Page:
Written by Tashira

it took two days before i realized my hair was falling out. i was convinced the black sponge i used to coil the sides of my cropped natural cut was falling apart. little did i know it wasn’t the sponge. chemotherapy had taken its toll.

believe it or not hair loss wasn’t the first thing that popped into my mind when i was diagnosed with breast cancer.  it was the burden of facing two battles back to back that got me down. mother and daughter fighting the same disease.

plus, i secretly hoped i was the rare exception to the rule. maybe i could be the person who didn’t lose her hair during chemotherapy.

hair is a thing for black women, especially the women in my family. i grew up watching my grandma do press and curls, sew-in weaves and jerry curls in our kitchen. my aunt can work old-fashioned marcel curling irons like she was trained by madame cj walker, and we joke with my mom that she has hair like oprah — thick and beautiful.

i have hair stories and memories that mark every major milestone in my life. breast cancer is no different.

when i woke up on december 25th, clumps of my hair were falling out. i made the decision that it was time to let it all go.  watching my father shave my head on christmas day was one of the hardest things i’ve done during this journey.

six months after my diagnosis, i’ve realized that my emotions weren’t all about my hair.

seeing my bald head in the mirror made cancer seem more real. everyone knew i was fighting a disease. however, losing my hair also had an unanticipated effect. it boosted my self-confidence. i have nothing to hide behind, and it feels as if my truest self is on display at all times. i’ve found the courage to be vulnerable.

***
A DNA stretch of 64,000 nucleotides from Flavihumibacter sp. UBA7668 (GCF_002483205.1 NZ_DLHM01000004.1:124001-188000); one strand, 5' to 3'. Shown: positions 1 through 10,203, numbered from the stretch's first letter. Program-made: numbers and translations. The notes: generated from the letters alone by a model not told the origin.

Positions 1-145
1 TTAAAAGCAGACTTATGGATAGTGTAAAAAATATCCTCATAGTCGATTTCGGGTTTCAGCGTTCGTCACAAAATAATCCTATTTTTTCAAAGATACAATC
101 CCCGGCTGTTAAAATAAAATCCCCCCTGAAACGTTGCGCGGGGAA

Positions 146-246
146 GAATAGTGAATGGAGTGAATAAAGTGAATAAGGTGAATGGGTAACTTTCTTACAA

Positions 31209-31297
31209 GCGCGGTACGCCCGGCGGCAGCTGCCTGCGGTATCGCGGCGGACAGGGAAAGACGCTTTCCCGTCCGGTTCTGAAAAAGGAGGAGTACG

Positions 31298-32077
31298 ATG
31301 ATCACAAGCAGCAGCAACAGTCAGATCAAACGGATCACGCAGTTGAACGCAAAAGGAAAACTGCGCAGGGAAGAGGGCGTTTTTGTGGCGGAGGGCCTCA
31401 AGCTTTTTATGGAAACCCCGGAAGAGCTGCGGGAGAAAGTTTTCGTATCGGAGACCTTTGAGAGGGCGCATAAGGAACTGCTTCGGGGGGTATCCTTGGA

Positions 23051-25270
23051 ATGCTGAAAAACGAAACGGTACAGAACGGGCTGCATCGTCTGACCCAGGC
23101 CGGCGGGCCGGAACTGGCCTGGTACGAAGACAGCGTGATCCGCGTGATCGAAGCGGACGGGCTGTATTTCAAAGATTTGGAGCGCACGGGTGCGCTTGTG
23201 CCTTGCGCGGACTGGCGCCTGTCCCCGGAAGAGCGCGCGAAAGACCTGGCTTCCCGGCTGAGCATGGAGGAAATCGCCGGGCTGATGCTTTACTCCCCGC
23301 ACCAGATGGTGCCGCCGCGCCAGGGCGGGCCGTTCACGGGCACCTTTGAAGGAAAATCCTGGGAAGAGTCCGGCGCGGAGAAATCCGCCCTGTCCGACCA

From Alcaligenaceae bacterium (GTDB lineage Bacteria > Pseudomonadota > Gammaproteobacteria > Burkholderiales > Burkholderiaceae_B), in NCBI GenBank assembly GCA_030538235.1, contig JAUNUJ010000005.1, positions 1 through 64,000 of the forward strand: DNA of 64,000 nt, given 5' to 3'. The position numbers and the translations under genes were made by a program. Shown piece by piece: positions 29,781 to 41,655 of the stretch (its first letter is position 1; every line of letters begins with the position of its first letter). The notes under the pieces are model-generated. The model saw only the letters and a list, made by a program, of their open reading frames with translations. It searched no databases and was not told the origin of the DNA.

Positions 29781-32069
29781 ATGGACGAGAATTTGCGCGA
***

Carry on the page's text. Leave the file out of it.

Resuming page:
one of my favorite poems by nayyirah waheed says “you see your face. you see a flaw. how if you are the only one who has this face.” there are no flaws in how i look. hair loss is part of my journey to slay cancer, show courage and be resilient. these are the most beautiful attributes i’ll ever display.

Connect with Tashira on social media, @politicsandfshn, and read more inspiring words on her blog.

From The Tutu Team: Thank you Tashira! Your words are inspiring, your honesty, refreshing.

*The information provided on this website is for informational and educational purposes only. It is not intended to be a substitute for professional medical advice, diagnosis, or treatment. Always seek the advice of your physician or other qualified health provider with any questions you may have regarding a medical condition. Reliance on any information provided by this website is solely at your own risk. The owners, contributors, authors, and publishers of this website are not liable for any losses, injuries, or damages arising from the use of the information on this website.*

Pin It on Pinterest

Share This